The 1956 classic that wires Shakespeare to Sci-Fi pulp, serves as Star Trek’s unofficial pilot, introduced the electronic score to SF films and Robbie the Robot to pop culture, and gets referenced in the Rocky Horror theme chorus finally receives its Bureau review.
Title: Forbidden Planet
Available from Amazon.com
Cast, Crew, and Other Info:
Directed by Fred M. Wilcox.
Leslie Neilsen as Commander John J. Adams
Walter Pidgeon as Dr. Edward Morbius
Anne Francis as Altaira Morbius
Warren Stevens as “Doc” Ostrow
Jack Kelly as Jerry Farman
Richard Anderson as Chief Engineer Quinn
Earl Holliman as James “Cookie” Dirocco
Robbie the Robot as itself
In 2200, an Earth ship heads to Altair Four to learn the fate of a lost colony. They find a mysterious scientist, his beautiful, naïve daughter, a helpful robot– and a mystery that threatens their lives.
Beyond its hokiness, comic-book colors, and charmingly dated design, Forbidden Planet has a strong concept. Every big-screen SF film of the era had a monster, but this monster serves an intelligent plot purpose. Without Forbidden Planet, pop Sci-Fi would have been a very different beast. The original Star Trek, especially in its first season, begs to be compared with this movie.
I recognize that one cannot judge a 1956 SF film by contemporary standards. The artificial dialogue was commonplace at the time, for example. Nevertheless, certain aspects of the special effects really don’t work. The animation looks like animation. While this works with lasers, it becomes a problem when we’re faced with the animated monster at the end. Even if the nature of that monster explains why it might look as it does, it still seems more comical than scary. It’s a nit, but I wish they’d used some sort of physical effect.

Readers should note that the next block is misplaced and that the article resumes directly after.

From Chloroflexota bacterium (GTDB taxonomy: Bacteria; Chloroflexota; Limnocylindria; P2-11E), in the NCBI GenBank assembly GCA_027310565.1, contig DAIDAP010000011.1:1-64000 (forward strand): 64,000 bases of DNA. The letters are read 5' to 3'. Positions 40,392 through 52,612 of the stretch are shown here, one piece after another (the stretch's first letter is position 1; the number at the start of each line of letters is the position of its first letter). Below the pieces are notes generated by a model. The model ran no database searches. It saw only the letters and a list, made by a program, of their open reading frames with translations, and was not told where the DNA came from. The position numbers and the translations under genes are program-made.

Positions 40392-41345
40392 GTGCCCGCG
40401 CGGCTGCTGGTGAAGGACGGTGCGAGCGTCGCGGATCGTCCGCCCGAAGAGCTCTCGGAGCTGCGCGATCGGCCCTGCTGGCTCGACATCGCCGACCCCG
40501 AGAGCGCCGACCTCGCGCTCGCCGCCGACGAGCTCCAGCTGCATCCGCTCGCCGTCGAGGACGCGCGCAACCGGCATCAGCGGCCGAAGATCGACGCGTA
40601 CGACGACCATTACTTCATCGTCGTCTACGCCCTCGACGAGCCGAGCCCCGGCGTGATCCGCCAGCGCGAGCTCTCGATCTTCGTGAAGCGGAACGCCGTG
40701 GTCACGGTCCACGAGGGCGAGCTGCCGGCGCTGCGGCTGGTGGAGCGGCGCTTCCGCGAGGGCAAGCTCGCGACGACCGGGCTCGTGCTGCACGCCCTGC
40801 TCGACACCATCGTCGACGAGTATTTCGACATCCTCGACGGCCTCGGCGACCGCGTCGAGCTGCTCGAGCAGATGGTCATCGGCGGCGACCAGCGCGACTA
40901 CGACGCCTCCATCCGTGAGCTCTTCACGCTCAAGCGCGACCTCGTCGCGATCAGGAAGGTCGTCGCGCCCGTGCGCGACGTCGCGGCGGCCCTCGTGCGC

Originality: 4/6. The basic plot has been lifted from The Tempest. However, turning Shakespeare into a pulp SF adventure rooted in Freudian psychology amounts to an original concept.
The Tempest itself, however, has often been subject to revision and reinterpretation.
Story: 4/6. The ending requires that we accept some pretty unbelievable technological twists, but overall, the tale holds up.
Effects: 4/6. I’m trying to make a fair assessment. I’ve identified one problem under “Low Points” that could have been addressed at the time. Otherwise, for 1956, the effects are impressive. From the perspective of 2007, painted backdrops, however impressively conceived, look like painted backdrops, especially when filmed in glorious MetrocolorTM.
Production: 5/6. The production values are far superior to most SF of the era. If you’re familiar with postwar illustrations of the coming Space Age or Disney’s Tomorrowland before Lucas took over, you have some idea of the look of this film. Conceptually, the designers did an excellent job.
Emotional Response: 5/6.
Overall: 5/6. Many films and tv shows took their influence from Forbidden Planet, and Robbie the Robot has become a star in his own right, with more than twenty credits.
In total, Forbidden Planet receives a score of 32/42.